Inside this version of the Acer Aspire Vero is a low-power, 3.4 – 4.6GHz Intel Core i5-1335U processor with two Performance cores and eight Efficiency cores. In the PCMark 10 general computing test, it scored 5,364 which isn’t high, but is impressive for a mid-range, i5 processor. It’s enough to support our experience of no slowdowns under general usage.
In the Cinebench processor rendering tests, the Acer Aspire Vero scored 1,364 in the quick R15 test and 7,456 in the longer R23 tests. These scores demonstrate that it’s not great for rendering and you’ll be twiddling your thumbs during any large workloads. It’s not completely incapable though.
The Acer Aspire Vero’s 3D Performance comes via the 1.25GHz Intel Xe GPU that’s integrated into the processor, so we didn’t expect much. It wouldn’t run the challenging 3DMark ray-tracing tests, Speed Way and Port Royal. It did just about manage to run the 3DMark AAA-gaming tests, Time Spy and Fire Strike Extreme, scoring 1,421 (average 7.5fps) and 2,028 (average 9fps) respectively. Again, this isn’t a gaming laptop.
The Acer Aspire Vero also scored just 8,561 in 3DMark Night Raid which is an average framerate of 44fps. If you drop the resolution and detail settings significantly, it might just play casual and competitive games.
We were impressed by the Acer Aspire Vero’s cooling technology too. Only when it was under a sustained, heavy load did the fans ramp up to a consistent low whoosh. It happily ran silent after that.
Ports and Connectivity
Inside there’s Wi-Fi 6E and Bluetooth 5.2. That’s a useful complement of modern ports.
Portability and Battery Life
The Acer Aspire Vero’s chassis is impressively stiff and robust and it impressively fends-off scratches and buffs. That said, it’s a bit like an old-school Land Rover Defender in that we weren’t worried about it getting scratched as it comes furnished with a re-used patina. Your views may vary.
Either way, it’s solid and stiff enough to survive life on the road and being carted around. Even the lid flexes little when a twisting force is applied.
At 1.776KG it’s a fly’s weight under our 1.8KG ultraportable threshold. However, the power brick and cables only weigh 288g so, overall, it’s an impressively portable package in terms of bulk.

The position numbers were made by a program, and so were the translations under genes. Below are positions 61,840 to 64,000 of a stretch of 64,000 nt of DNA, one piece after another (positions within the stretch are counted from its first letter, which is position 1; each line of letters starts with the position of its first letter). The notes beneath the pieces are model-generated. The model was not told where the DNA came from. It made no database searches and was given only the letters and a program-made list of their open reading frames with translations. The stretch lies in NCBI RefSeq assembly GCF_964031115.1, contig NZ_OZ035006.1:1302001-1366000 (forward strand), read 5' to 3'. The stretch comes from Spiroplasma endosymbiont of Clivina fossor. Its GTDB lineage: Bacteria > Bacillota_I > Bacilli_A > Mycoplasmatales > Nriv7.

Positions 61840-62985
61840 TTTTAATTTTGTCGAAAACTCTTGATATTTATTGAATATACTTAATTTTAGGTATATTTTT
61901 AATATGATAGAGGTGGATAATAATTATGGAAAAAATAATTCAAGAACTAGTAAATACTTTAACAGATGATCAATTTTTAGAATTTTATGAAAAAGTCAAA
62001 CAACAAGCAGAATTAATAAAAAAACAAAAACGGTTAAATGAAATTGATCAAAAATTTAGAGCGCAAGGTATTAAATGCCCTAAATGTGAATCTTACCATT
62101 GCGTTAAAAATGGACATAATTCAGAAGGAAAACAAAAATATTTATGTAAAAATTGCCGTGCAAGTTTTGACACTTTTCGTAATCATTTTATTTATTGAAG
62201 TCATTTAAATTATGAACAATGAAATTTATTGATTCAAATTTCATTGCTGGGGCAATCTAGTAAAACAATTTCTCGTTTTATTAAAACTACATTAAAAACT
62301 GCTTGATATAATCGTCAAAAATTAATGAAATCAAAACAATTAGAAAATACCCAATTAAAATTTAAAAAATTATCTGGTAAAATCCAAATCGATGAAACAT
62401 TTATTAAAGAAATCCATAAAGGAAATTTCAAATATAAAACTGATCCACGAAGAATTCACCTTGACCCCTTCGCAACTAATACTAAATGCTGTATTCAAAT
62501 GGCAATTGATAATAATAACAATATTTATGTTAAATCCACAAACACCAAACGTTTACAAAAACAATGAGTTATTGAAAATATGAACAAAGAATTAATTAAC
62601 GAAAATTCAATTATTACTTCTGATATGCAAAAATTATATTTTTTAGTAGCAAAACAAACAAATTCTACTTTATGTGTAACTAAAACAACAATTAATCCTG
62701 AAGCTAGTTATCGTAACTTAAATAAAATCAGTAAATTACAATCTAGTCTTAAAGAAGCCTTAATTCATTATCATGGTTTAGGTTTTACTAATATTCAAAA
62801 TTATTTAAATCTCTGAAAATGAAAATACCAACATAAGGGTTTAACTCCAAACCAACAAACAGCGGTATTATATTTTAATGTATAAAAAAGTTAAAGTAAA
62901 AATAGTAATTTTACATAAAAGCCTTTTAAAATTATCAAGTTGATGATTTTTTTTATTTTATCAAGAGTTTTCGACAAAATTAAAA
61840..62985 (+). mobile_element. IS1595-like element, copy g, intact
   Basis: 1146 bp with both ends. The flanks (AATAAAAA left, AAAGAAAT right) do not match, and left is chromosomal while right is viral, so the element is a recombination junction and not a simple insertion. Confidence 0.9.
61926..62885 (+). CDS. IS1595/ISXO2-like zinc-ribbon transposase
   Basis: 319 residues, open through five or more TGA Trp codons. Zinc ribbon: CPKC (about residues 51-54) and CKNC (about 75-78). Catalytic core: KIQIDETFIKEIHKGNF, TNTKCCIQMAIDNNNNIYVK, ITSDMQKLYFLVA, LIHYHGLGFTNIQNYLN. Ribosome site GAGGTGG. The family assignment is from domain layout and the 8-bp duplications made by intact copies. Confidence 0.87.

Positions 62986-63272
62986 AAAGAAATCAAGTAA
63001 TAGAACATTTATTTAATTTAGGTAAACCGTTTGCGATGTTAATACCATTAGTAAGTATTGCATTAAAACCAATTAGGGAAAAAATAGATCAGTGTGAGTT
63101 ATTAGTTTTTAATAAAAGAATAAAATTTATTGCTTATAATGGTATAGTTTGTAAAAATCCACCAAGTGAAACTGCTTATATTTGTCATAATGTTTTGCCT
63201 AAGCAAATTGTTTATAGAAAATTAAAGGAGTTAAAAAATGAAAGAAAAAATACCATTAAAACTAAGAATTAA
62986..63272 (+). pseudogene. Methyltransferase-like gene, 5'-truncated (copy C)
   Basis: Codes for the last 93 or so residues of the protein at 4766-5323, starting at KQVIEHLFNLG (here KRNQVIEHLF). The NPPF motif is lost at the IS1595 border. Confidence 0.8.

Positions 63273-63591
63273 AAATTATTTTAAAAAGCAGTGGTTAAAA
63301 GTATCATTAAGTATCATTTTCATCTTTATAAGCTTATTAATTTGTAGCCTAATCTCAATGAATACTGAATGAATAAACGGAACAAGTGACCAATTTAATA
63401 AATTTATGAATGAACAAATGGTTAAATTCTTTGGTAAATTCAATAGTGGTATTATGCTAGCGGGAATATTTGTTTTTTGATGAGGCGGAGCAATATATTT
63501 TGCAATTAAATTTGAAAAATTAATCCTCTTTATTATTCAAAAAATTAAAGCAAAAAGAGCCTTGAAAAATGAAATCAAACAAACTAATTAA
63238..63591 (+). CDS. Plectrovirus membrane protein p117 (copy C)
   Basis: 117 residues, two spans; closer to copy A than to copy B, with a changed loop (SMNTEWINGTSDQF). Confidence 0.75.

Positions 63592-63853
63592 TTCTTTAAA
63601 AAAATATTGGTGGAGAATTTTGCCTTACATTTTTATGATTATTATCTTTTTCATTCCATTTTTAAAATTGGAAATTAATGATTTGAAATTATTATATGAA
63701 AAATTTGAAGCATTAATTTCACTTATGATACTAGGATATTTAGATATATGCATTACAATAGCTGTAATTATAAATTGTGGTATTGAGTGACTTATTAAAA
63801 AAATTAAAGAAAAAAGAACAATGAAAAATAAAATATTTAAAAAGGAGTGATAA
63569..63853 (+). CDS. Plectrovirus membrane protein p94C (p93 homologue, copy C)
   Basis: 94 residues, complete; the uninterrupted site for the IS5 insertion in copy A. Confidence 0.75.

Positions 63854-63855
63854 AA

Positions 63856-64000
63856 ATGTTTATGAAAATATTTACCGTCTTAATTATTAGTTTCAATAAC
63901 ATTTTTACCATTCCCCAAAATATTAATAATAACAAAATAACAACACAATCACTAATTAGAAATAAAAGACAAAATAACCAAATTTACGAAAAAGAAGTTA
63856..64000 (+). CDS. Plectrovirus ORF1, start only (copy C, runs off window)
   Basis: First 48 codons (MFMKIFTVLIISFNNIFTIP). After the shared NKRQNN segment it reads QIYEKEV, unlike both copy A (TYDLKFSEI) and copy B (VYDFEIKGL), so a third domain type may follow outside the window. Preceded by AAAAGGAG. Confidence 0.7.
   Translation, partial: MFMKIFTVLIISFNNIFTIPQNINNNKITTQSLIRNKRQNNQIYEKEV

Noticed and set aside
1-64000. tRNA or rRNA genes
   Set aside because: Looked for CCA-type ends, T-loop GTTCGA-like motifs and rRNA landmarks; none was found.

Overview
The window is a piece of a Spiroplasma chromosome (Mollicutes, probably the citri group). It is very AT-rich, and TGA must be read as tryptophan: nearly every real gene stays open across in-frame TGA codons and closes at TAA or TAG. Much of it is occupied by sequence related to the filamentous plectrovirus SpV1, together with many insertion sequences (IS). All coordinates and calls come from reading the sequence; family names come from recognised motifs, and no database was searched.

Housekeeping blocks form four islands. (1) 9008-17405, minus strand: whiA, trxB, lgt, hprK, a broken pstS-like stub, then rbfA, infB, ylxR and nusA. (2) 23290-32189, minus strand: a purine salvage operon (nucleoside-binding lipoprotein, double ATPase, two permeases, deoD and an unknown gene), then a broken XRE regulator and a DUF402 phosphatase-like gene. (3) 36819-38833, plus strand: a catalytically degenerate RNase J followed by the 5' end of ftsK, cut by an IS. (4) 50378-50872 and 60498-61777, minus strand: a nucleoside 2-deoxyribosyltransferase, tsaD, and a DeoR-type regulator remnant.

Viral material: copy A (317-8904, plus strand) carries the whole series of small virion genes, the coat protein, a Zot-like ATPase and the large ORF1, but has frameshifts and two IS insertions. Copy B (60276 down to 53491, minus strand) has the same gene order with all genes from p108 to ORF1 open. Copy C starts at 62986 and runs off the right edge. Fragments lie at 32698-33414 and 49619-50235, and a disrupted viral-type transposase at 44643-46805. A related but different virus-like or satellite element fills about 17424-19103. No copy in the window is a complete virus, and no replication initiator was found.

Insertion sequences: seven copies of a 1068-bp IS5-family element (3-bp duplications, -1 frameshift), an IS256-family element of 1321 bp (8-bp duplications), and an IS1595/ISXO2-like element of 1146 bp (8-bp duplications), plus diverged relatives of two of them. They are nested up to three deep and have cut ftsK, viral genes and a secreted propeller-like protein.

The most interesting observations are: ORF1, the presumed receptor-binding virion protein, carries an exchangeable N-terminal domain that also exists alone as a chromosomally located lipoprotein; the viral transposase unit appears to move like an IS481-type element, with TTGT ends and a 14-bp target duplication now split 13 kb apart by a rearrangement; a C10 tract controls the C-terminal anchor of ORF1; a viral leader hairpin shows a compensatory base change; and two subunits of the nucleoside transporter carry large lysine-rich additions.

Meanwhile, the small(ish), 56Wh battery ran our PCMark 10 Modern Office battery test for an excellent 14 hours and 20 minutes which is pushing two days usuage out of the office.
Price and availability
The Acer Aspire Vero is available now and costs just $1,399 (other specs can be found, here) which makes it one of the best value laptops on the market. There aren’t too many super-green rivals (in terms of construction) both Lenovo and HP make big efforts in their green credentials.
Conclusion: Should you buy the Acer Aspire Vero?
The original Acer Aspire Vero felt like a technical exercise, not unlike Dell’s Concept Luna laptop which is an unavailable technical exercise that’s designed to push the boundaries of sustainable manufacturing. However, now the Acer Aspire Vero just feels like a great value, general-purpose laptop.
It’s not the most powerful and it’s not a gaming machine, but it’s fine for office work and multimedia consumption. If having a chassis constructed of recycled material produces lower prices and better value, then we’d like to see the whole industry take heed.
Impressive battery life
Genuine green gredentials
Not very powerful
Acer Aspire Aero Review Scores
The Acer Aspire Aero isn’t just a green technical exercise, it’s a great value, general-purpose, portable computer.